Asked on the possibility that this program would be abused, Bibar assured that a mechanism had been put in place to verify the information.

“There is a safety measure because we are aware that this could be subjected to abuse. We will ensure that this report will undergo validation process and will be forwarded to the concerned agency like the city police or PDEA or Office of the Ombudsman,” he said.

“We will not just act on them without undergoing a validation, considering this will be done anonymously,” Bibar added.

In the case of Cebu City, DILG Cebu City Director Emma Joyevelyn Calvo admitted that she didn’t have the details on the implementation of the drop boxes.

Calvo said they were set to conduct orientations with the Masa Masid teams in each barangay in the third week of October in time for next month’s implementation.

The Masa Masid teams in each barangay would be composed of the barangay captain, the barangay councilman for the committee on peace and order, civil society organizations and people’s organizations.

This early, Michael Gacasan, village chief of Guadalupe, the city’s biggest barangay, said that while he had no problem with the drop boxes, these might be used by some people to get back at those whom they had personal grudges.

“Basin magamit na sa ilang mga kontra nga silingan. Ilang isuwat ang ngalan didto. Nakasuway na man mi ana. Gi-raid g’yud ang balay pero wala diay (It might be used by some against their enemies. They might write the names of their enemies there. It happened to us once. We raided a house, but it turned out to be a prank),” he added.

Gacasan said it would be better if the people would just send a letter or personally report a crime in the barangay so they could ask follow-up questions and clarifications.

The problem with drop boxes, he said, was that the reports would be anonymous.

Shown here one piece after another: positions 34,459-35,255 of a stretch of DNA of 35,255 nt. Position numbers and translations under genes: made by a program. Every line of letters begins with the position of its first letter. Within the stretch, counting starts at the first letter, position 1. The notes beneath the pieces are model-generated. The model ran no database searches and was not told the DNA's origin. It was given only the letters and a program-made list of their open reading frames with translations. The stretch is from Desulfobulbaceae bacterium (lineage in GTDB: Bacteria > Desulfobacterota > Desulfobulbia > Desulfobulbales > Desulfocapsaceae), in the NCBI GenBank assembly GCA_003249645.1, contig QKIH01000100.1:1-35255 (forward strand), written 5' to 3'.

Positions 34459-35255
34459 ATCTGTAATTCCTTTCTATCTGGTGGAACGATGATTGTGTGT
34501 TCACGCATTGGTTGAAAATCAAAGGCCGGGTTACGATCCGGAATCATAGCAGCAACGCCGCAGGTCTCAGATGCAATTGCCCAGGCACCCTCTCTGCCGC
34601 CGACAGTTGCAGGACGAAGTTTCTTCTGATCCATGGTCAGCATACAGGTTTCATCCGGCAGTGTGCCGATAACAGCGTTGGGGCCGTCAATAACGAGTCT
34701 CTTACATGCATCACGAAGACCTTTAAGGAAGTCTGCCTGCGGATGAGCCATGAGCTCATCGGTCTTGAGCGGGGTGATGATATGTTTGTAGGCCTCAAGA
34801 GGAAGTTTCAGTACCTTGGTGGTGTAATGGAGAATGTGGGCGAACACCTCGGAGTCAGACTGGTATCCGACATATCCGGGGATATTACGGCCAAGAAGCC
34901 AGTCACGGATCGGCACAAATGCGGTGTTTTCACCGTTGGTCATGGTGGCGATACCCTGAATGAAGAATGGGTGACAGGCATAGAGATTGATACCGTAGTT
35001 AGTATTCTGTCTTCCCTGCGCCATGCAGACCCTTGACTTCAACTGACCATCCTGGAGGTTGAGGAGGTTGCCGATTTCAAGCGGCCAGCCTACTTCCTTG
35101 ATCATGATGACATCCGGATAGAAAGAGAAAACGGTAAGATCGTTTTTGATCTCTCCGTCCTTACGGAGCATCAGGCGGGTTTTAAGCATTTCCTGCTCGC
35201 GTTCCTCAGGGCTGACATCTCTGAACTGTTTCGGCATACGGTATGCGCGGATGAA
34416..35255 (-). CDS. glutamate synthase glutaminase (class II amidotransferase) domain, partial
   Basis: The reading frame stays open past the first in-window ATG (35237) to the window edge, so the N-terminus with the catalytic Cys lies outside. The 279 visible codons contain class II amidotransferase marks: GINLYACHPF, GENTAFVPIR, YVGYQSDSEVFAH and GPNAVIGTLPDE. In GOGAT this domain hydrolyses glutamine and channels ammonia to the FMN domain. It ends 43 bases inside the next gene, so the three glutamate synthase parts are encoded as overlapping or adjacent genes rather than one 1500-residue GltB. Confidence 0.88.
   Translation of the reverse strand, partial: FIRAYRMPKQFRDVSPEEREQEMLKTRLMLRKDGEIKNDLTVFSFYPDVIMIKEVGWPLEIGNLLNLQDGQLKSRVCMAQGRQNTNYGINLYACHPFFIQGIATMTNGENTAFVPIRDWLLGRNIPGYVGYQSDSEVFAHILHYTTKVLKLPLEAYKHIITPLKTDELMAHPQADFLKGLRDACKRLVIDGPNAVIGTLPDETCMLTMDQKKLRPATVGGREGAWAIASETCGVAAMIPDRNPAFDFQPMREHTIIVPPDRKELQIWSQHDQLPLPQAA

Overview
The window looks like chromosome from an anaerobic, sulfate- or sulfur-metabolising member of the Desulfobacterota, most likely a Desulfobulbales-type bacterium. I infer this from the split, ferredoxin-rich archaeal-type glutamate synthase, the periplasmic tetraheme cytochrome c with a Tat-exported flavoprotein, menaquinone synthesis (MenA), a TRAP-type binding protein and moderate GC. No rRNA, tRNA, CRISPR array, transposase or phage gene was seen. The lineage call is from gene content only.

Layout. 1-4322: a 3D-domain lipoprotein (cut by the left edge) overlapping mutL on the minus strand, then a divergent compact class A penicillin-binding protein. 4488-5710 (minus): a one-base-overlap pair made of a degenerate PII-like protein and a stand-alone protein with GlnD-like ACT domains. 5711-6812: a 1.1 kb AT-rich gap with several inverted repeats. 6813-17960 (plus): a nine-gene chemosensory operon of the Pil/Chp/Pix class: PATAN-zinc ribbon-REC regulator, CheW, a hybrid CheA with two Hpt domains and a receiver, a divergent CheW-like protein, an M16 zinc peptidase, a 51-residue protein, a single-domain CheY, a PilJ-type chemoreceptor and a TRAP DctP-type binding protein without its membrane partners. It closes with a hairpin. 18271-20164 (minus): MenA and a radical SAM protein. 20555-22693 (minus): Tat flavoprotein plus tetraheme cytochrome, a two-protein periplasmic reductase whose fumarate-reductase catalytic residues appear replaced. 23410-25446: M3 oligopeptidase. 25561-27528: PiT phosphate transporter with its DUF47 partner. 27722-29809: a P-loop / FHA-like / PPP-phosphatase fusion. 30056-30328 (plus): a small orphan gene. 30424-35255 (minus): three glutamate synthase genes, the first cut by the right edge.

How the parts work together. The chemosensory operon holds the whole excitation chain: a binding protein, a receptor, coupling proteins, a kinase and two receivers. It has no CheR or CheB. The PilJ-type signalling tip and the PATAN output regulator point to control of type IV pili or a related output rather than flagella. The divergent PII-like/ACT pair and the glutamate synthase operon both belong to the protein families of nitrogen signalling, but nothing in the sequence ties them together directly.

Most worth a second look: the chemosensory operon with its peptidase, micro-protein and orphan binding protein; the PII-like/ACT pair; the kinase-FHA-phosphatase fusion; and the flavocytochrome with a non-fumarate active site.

Apas Barangay Captain Ramil Ayuman said that even before the DILG’s Masa Masid, he had implemented a similar program in his village which he called “Apas Kontra Droga Movement” that allowed concerned citizens to leave their confidential letter at a desk in the barangay.

“The verification is done through the Badac (Barangay Anti-Drug Abuse Council). We do assessment through reports from homeowners’ associations and neighbors. It’s easy to check if there are really illegal drugs-related activity through neighbors that could see it themselves,” Ayuman said.

He said the Badac, which holds regular meetings in the barangay, is composed of barangay officials, homeowners associations and the police among others.

But Ayuman said it is important to verify these reports to weed out the erroneous tips as he acknowledged that such a program is prone to pranks.

And this was what the CHR wanted to prevent — innocent individuals being investigated because someone was angry with them.

Villarino of CHR-7 said they were planning to discuss the program during their meeting with the DILG, the PDEA and barangay officials on Wednesday.

“The issue about the drop box is so timely as we try to harmonize government programs and make sure everything adheres to respect for human rights,” he told Cebu Daily News over the phone on Monday.

Villarino said putting up “suggestion boxes” can be prone to abuse because some people might take advantage of it to destroy the reputation of their enemies.

“Those boxes will become a depository of any information: verified or unverified. The problem here is how to filter the information,” he said.

Villarino said the putting of suggestion boxes to gather information on the drug war is similar to a shame campaign where stickers or tarpaulins with messages are attached on houses of suspected drug users or pushers.

“I would like to stress the dignity of every human being. We just could not humiliate people especially without appropriate any complaints filed against them,” he said.

“Tarpaulins or drop boxes is opposite to the intent of keeping information confidential,” he added. /with Inquirer

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TAGS: box, boxes, brgy, CHR, church, corruption, involved, placed, residents, tip, villages